By Cruce Saunders
Publishers face many challenges creating a new operating model and orchestration approach for dynamic omnichannel content. This column addresses the changing content ecosystem and the evolving dynamics in the space. Questions, suggestions, or feedback? Email firstname.lastname@example.org.
The “next generation” of customer experiences is already here, but it is unevenly distributed in the way that the future often shows itself. Customer interactions get more intelligent, responsive, and personalized every month. The organizations leading the way are intentionally creating “intelligent customer experiences.”
What is intelligent customer experience?
An intelligent customer experiences (ICX) is a uniquely assembled interaction between an organization and a customer in which the content responds to the customer’s individual context. With ICX, organizations automatically form adaptive relationships by listening to customer data and responding with contextually relevant content in real time. These new-era experiences deliver meaningful and useful content across channels, reducing the manual effort and transaction friction for consumers.
Intelligent customer experiences have five characteristics, as shown in figure 1:
- Omnichannel: Assembling content modules into orchestrated, unique customer experiences across multiple channels, platforms, and devices
- Contextual: Listening to and understanding a customer’s context and making that customer data available to real-time sessions. Bringing together relevant modular content from a content pool to meet customers in their required formats and views
- Fluid: Flowing across a complete content supply chain, customer experience (CX), and martech software stack, and into multiple interfaces and renderings with minimal rework
- Automated: Responding using conditional logic to facilitate instant and long-term customer journeys without human intervention or connecting with robot consumers of structured data
- Conversational: Connecting with customers through intent and response interactions—including chatbots and voice interfaces—facilitated by a combination of human and machine intelligence
To get there, we need to engineer here
To achieve the next generation of customer experience, content must first be available for assembly.
Not every content interaction needs to be dynamically assembled, nor does every customer experience need to be “intelligent.” It’s okay for some content to sit in big chunky fields published on traditional pages. Books are wonderful and should always exist. Compiled digital renderings (such as PDFs) serve a useful purpose. Highly designed, image-laden, pixel-perfect web interfaces are not going away, but more and more hybrid views on our content can—and should—be assembled from components.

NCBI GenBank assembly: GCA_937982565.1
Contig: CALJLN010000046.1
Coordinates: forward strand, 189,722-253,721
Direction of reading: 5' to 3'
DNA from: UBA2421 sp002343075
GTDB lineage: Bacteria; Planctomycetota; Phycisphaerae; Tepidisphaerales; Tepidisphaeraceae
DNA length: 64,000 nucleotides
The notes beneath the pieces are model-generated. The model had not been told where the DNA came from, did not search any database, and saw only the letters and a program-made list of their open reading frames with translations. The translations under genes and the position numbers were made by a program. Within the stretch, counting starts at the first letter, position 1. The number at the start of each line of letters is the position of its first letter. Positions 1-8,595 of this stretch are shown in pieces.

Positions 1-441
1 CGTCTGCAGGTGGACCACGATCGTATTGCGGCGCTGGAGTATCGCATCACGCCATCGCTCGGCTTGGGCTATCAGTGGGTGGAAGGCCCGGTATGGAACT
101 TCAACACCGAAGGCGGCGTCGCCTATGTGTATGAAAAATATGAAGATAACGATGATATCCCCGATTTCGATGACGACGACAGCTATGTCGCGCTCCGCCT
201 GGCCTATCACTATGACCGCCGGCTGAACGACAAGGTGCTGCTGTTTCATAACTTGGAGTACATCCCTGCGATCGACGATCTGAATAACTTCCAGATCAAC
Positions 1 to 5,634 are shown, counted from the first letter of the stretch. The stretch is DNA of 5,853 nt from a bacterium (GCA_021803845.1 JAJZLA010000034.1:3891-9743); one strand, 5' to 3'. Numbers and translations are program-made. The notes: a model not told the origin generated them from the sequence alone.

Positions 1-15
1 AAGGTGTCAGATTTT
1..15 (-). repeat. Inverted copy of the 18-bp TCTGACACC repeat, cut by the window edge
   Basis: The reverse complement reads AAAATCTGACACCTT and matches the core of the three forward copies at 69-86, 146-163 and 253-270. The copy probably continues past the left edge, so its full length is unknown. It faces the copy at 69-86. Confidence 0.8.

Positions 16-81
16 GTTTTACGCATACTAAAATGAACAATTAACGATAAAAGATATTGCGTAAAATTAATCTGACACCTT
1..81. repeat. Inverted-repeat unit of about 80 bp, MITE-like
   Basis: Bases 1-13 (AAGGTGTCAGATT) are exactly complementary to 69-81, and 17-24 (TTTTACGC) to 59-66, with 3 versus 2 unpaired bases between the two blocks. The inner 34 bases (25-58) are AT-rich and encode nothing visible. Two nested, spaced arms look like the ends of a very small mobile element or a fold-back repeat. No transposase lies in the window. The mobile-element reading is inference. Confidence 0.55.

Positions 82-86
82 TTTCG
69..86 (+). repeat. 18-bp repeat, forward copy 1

Intelligent content cannot reasonably be separated from intelligent customer experience. The essential ingredient to all customer experience is content, thus content problems impact customer experience. More and more, modern customer experiences rely on structured, intelligent content.
Producing and maintaining intelligent content is directly derived from the practice of content engineering. The foundation for ICX is people, process, and technology purposefully aligned and intentionally using standard content and semantic structures for translation between roles and systems.
Not only is the engineering of intelligent content the key to ICX, but it is also the only sustainable way to effectively, efficiently, and productively scale authoring and publishing operations.
Paying diligent, ongoing, scientific attention to the structure, formation, assembly, and delivery of intelligent content is the domain of the content engineer.
Personalized experiences are assembled, not made
In the traditional approach employed across many digital experience teams today, content is crafted as pages or interfaces and delivered to a single endpoint. In the new era of ICX, content must perform work across more than just one page, interface, or customer interaction. We need to craft systems of content portability that content leaders can leverage to activate many experiences from one content pool.
To assemble an intelligent customer experience, we bring together modules of structured content into different representations, as shown in figure 2, so that, for example, a product and related descriptions can assemble into many variant outputs. This idea might seem like common sense, but implementations are still too rare.